Nov 092011

NARS gift sets are now online at on the theme of Modern Kabuki Holiday. These are high end gift sets packaged to impress. Above is the Nars Hanamichi Palette ($65) that is detailed here and here applied on Messy Wands. The Nonblonde’s recent review is here.

The set of four colors comes in a modern design that is beautifully executed. The palette comes with a small brush and velveteen case and is much larger than a typical Nars blush or eyeshadow duo–the compact size is just over 2 x 3 inches.

The set comes is beautifully red-ribboned box that’s very Nars-inspired. This will sell out quickly, and may have already at some locations. I know that I’m not supposed to compare the two products (they are so different, seriously), but the NARS Hanamichi is more “my style” compared to the Guerlain peacock-themed Parure de Nuit highlighter (reviewed here).

Unlike some Holiday palettes, I believe that this would make a beautiful gift for women of a very wide age range–from someone in their 20’s all the way through her 60’s. Because mine has arrived (although I haven’t played with it yet), I thought I’d use my own image for this palette rather than the NARS stock photo.

On to the rest of the sets:

NARS is also offering NARS Mie Kabuki Mini Soft Touch Shadow Pencil Coffret ($55). I played with these at a counter, and found the quality excellent. The small size of the pencil is just right for these bold colors. The colors are Tall Tale (deep metallic purple), Magic Moon (deep metallic navy blue), Ballets Russes (silver), Aigle Noir (black infused with gold shimmer), Palladium (turquoise with silver glitter) and Skorpios (copper). Why are mini’s so cute?

The Kadoki Kabuki Lip Coffret ($125) is a luxurious set of three lip colors (Takebue, Ougi, and Botan) packaged with a lip brush. If my life were less active, this might be seriously tempting. It seems very elegant. The colors–a deep red, a deep pink and a nude–seem well selected for a range of beautiful shades.

One item is I may cave on is the Nagauta Kabuki Brush Set ($225). I’ve purchased the Nars Yachiyo brush and found it very impressive–this wooden bento box with a red lacquered interior holds five similarly styled brushes, including two new brushes exclusive to the set. This includes the Kabuki Eye Brush (exclusive to the set), the Botan Brush, the Ita Brush, the Yachiyo Brush, and the Kabuki Lip brush (exclusive to the set).

I believe that high quality brushes are an excellent investment-no matter what type of makeup you wear, it’s going to look better applied with a good brush. A woman needs her tools, yes?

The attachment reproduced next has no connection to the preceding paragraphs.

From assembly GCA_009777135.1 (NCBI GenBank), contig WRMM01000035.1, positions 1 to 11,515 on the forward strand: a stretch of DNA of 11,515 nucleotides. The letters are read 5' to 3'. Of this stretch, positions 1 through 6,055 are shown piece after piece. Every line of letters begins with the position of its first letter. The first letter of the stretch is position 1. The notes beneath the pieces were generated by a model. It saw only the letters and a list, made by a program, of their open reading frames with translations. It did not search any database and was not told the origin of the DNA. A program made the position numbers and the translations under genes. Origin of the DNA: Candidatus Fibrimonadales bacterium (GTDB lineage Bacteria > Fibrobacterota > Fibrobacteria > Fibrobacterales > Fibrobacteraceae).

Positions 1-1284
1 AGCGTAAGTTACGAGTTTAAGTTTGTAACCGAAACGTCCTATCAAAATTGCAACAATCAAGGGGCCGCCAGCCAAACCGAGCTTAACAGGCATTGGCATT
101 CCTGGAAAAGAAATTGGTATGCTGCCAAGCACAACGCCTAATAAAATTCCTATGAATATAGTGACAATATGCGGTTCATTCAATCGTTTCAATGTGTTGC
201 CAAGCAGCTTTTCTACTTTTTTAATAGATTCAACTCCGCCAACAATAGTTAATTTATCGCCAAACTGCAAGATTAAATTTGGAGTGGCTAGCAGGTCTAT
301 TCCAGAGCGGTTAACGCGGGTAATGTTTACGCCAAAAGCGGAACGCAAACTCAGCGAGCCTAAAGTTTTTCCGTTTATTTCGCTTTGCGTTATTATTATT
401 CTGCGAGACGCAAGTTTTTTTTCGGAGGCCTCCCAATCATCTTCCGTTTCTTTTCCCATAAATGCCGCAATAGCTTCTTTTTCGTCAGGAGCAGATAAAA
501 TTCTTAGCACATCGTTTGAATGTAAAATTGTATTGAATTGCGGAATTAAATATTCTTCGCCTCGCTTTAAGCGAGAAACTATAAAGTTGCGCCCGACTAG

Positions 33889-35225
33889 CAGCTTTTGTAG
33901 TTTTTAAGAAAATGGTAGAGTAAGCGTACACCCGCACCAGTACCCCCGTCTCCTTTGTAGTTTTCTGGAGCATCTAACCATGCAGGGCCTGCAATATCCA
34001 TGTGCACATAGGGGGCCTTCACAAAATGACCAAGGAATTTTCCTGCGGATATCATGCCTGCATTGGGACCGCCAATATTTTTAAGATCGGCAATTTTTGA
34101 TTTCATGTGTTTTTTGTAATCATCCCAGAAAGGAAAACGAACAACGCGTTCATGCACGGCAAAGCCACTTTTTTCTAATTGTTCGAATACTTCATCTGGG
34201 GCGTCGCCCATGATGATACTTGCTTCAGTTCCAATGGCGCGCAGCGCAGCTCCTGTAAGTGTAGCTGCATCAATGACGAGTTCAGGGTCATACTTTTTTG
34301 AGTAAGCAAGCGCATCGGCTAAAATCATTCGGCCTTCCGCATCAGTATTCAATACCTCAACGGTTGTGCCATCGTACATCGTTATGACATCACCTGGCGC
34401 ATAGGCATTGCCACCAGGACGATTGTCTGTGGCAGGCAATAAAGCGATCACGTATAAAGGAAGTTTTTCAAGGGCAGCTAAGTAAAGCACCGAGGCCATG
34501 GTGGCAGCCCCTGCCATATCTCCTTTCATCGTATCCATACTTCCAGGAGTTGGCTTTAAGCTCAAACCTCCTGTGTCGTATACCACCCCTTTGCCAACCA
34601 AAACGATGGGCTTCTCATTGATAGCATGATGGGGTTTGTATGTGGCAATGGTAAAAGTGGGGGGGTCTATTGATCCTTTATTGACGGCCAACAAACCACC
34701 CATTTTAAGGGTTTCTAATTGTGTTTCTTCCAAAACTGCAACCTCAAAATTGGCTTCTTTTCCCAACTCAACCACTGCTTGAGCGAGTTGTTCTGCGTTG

Finally, there is the Kuroko Kabuki Mini Nail Polish Coffret ($35). This set holds four kabuki-themed colors.

These include Yoshiwara (red), Shiro-Nuri (white), Kata (black) and Senryou (gold). The polish bottles are mini-sized.

The additional NARS news is that the the NARS Larger than Life lipglosses ($24) have started to arrive at Sephora stores. The texture and tone remind me of the Chanel Rouge Allure Extrait de Gloss–they have an opacity and shine that’s very pleasant and wearable. Although I didn’t have time to go through with a purchase, my favorite shades so far are Tiber (a deep nude), Como (a pink-mauve) and Gold Digger (a shimmery nude).

It seems I’m going through a NARS phase lately. I think every one does from time to time. Obviously, the Holiday Kabuki gifts are limited edition. Thankfully for me, most of the rest of the is permanent, including the Larger than Life lipglosses.

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Nov 082011

Chanel Holiday 2011 presented a mixed collection.  At first I was a little struck by the absence of an eyeshadow quad or a new Joues Contraste blush. Unlike Fall 2011 which presented the innovative Illusion D’Ombre eyeshadow line, Chanel Holiday largely provided variations of items in their standard line that added a touch more for the holiday season.  This exercised restraint may have yielded some crowd-pleasers, and a few standouts where things came together beautifully.  The Tweed Brun Rose Blush, Rouge Extrait de Gloss in Triomphal and Natural Loose Powder in Feerie seemed to me to be the most successful in this line. In its own quiet way, Beige Lame eyeshadow won my heart.  The lip products are well worth a look on an individual basis. But perhaps because their star highlighter was a disappointment to me personally, I found that the collection did not have the breathtaking quality of collections past.  The Lumiere Sculptee highlighter, the Liquid Eyes Or eyeliner (both the utility/look of the packaging and the shade) and the Rose Cache nail color did not seem to keep up with the upward trajectory that we’ve seen from Chanel over the past few seasons.  But, I may be a tough grader and so much of makeup is personal.  Your mileage may vary, as the saying goes.

A short review of the products reviewed here on the site.